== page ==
Now you can order Starbucks from your phone

Starbucks rolled out its 'Order & Pay' mobile app nationwide Tuesday, allowing customers to place an order before they reach the store.

Mark Lennihan/AP/File
In this July 16, 2015, file photo, a woman walks out of a Starbucks Coffee with a beverage in hand in New York.

Starbucks customers nationwide can now order and pay for their morning brew with the touch of a button. 

Starbucks completed the rollout of its 'Order & Pay' app Tuesday. The app, which allows customers to pay and order before they reach the store, was first tested in Portland, Ore. and slowly expanded to locations across the Pacific Northwest. With the nationwide rollout now complete, most Starbucks stores are app-compatible for both iPhone and Android users.

“Bringing Mobile Order and Pay to our customers is about meeting their needs of convenience and customization at any time of the day,” Starbucks’ Chief Digital Officer Adam Brotman, said in a press release on the company’s website.

The app is designed to reduce lines and wait times for commuters. Mobile users will be able to place their order, pay, and skip the lines entirely. The app even tells customers an estimated wait time at a given Starbucks location compared to others in the area.  

The app isn’t designed to place convenience above functionality. Starbucks is known for customizable drinks, and it aimed to make the app as accessible to customization as ordering in-person is. The company says the homepage is easy to use and speedy, but also offers a look at all drinks on the menu. Subsequent screens offer customers a chance to customize nearly every part of their drink. Fast Company estimates there are over 80,000 possible combinations for each item. 

"We wanted mobile ordering to be an extension of the ordering experience. To do that, we had to offer every possible option," Dan Beranek, director of digital strategy at Starbucks, told Fast Company.

Starbucks has not released information on how much the app has (or is expected to) boost sales, but many are estimating large returns. David Palmer, a Starbucks analyst for RBC Capital Markets, told The Seattle Times that the chain could see as much as a 2 percent boost in sales. 

Starbucks is taking an aggressive move toward the growing trend of mobile ordering. Taco Bell, Domino’s and Chipotle have all put out their own mobile apps that allow customers to order and pay from home in recent years. McDonald’s just released its own new mobile app and has other plans in store for the mobile market.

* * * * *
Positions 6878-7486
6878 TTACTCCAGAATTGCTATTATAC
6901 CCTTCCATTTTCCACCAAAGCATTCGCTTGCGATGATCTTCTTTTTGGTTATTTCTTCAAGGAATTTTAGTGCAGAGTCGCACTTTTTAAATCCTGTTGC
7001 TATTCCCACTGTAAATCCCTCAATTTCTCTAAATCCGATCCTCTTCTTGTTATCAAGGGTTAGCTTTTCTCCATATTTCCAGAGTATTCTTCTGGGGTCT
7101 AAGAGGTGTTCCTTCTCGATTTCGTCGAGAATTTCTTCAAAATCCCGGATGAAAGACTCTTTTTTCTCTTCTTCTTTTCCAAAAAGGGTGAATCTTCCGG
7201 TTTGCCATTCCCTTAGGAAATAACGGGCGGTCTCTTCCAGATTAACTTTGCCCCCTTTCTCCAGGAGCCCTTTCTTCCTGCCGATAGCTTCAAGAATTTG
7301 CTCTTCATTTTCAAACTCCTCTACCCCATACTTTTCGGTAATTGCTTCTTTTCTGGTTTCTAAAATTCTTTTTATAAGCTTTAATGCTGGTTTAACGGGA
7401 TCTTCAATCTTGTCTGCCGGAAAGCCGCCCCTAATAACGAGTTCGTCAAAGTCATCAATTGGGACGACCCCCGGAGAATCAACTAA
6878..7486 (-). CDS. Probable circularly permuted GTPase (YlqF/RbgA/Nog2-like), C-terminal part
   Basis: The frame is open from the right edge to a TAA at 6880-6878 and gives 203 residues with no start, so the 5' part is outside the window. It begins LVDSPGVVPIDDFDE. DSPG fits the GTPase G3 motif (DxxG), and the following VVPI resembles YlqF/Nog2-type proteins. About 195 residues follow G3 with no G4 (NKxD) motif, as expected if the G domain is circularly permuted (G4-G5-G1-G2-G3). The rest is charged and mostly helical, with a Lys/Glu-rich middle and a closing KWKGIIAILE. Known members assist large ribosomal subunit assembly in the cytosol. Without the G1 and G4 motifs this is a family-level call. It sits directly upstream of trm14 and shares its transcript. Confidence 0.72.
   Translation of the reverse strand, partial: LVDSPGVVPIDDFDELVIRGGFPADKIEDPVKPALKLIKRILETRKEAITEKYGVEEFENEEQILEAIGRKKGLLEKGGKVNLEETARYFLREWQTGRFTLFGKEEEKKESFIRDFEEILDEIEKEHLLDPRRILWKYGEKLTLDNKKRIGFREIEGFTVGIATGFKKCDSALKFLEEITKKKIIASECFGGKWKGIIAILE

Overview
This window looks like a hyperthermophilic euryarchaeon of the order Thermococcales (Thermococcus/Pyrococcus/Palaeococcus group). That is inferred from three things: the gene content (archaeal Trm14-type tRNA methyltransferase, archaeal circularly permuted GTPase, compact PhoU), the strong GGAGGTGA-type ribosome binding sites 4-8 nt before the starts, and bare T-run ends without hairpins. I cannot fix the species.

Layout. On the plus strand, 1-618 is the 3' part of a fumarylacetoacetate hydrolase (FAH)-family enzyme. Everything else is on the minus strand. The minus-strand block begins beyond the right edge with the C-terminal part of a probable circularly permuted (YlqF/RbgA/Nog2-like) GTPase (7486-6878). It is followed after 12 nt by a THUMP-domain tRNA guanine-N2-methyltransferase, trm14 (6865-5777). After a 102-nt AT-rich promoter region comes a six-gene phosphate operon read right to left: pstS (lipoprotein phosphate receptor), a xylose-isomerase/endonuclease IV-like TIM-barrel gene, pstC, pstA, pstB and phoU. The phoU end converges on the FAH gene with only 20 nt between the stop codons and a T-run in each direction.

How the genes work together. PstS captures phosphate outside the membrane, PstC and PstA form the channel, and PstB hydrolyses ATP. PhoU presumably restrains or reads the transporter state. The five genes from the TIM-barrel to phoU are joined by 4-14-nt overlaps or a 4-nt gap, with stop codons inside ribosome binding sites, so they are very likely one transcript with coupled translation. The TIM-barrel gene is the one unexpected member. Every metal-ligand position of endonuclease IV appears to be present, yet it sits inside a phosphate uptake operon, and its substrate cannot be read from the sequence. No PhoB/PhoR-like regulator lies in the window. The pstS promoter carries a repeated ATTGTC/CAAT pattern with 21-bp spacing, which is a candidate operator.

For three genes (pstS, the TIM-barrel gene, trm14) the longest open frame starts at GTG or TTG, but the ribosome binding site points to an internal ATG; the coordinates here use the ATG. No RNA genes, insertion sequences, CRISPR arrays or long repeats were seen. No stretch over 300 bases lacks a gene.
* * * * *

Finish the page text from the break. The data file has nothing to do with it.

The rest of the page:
Starbucks, meanwhile, has plans to use the Pay & Order mobile app to transition into a delivery service in the future.

"... Mobile order will make it much easier for us to do delivery,” Mr. Beranek said in an interview with USA Today.

You've read  of  free articles. Subscribe to continue.

Dear Reader,

About a year ago, I happened upon this statement about the Monitor in the Harvard Business Review – under the charming heading of “do things that don’t interest you”:

“Many things that end up” being meaningful, writes social scientist Joseph Grenny, “have come from conference workshops, articles, or online videos that began as a chore and ended with an insight. My work in Kenya, for example, was heavily influenced by a Christian Science Monitor article I had forced myself to read 10 years earlier. Sometimes, we call things ‘boring’ simply because they lie outside the box we are currently in.”

If you were to come up with a punchline to a joke about the Monitor, that would probably be it. We’re seen as being global, fair, insightful, and perhaps a bit too earnest. We’re the bran muffin of journalism.

But you know what? We change lives. And I’m going to argue that we change lives precisely because we force open that too-small box that most human beings think they live in.

The Monitor is a peculiar little publication that’s hard for the world to figure out. We’re run by a church, but we’re not only for church members and we’re not about converting people. We’re known as being fair even as the world becomes as polarized as at any time since the newspaper’s founding in 1908.

We have a mission beyond circulation, we want to bridge divides. We’re about kicking down the door of thought everywhere and saying, “You are bigger and more capable than you realize. And we can prove it.”

If you’re looking for bran muffin journalism, you can subscribe to the Monitor for $15. You’ll get the Monitor Weekly magazine, the Monitor Daily email, and unlimited access to CSMonitor.com.

QR Code to Now you can order Starbucks from your phone
Read this article in
https://www.csmonitor.com/Business/The-Bite/2015/0922/Now-you-can-order-Starbucks-from-your-phone
QR Code to Subscription page
Start your subscription today
https://www.csmonitor.com/subscribe